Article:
According to CNBC reporter Michael Sheetz, Blue Origin CEO Bob Smith recently stated that Blue Origin is near flying the first suborbital space tourists aboard the New Shepard system. But, by his numbers, it may be delayed.
This comes after Smith said in the second half of 2019 that they were only two test flights away from launching tourists. If this is true, it could potentially place Blue Origin’s first tourists on flights next year, as opposed to this year.
As with all space flight activities, delays are sure to abound in this realm. Weather, technology, and accidents, even with other companies, can cause major headaches in scheduling flights. Blue Origin has not suffered any setbacks, at least publicly, so the potential for delay is relatively low. However, Blue Origin is particularly tight-lipped with any information in regards to many things, so that is not to say there have been no setbacks. This could also just be a sign of someone at the top speaking off the cuff and getting their information incorrect.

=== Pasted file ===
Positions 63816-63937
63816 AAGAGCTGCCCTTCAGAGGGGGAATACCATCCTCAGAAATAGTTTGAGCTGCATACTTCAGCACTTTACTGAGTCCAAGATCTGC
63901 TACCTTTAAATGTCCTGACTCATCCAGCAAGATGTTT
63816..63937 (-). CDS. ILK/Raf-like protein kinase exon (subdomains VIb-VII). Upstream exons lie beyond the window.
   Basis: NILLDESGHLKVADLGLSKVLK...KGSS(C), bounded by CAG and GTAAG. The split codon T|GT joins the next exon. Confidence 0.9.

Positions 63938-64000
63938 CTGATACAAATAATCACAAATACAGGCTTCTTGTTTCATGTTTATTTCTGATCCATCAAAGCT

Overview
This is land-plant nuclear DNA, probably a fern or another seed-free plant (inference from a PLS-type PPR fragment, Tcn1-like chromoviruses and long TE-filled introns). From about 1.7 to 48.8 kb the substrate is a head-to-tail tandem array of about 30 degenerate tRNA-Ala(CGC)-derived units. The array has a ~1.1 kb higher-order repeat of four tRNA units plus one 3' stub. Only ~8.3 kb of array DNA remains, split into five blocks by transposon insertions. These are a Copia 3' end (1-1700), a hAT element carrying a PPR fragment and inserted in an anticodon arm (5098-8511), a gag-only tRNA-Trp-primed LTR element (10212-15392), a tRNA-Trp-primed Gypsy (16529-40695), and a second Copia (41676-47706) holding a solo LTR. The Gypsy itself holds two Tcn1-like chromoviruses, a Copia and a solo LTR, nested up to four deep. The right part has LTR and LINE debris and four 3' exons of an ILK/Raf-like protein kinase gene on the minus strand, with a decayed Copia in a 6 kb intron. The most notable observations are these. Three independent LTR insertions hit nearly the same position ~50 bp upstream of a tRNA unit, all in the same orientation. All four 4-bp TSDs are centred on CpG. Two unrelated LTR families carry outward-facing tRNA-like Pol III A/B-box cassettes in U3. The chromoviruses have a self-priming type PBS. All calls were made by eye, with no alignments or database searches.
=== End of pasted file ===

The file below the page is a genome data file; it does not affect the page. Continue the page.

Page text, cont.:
If there is a delay with no reason as to why, that could come down to many factors. Perhaps the anxiety of placing a human life on their rocket may be causing some jitters. They can always test launch more, with nothing at risk but the rocket and perhaps a payload. But, once a person is on board, that multiplies the anxiety immensely. Here’s hoping that Blue Origin is not experiencing anxiety, but is only exercising caution. We have stated here at Next Horizons Spaceflight that we expect a crewed launch of New Shepard this year. We anticipate that holding.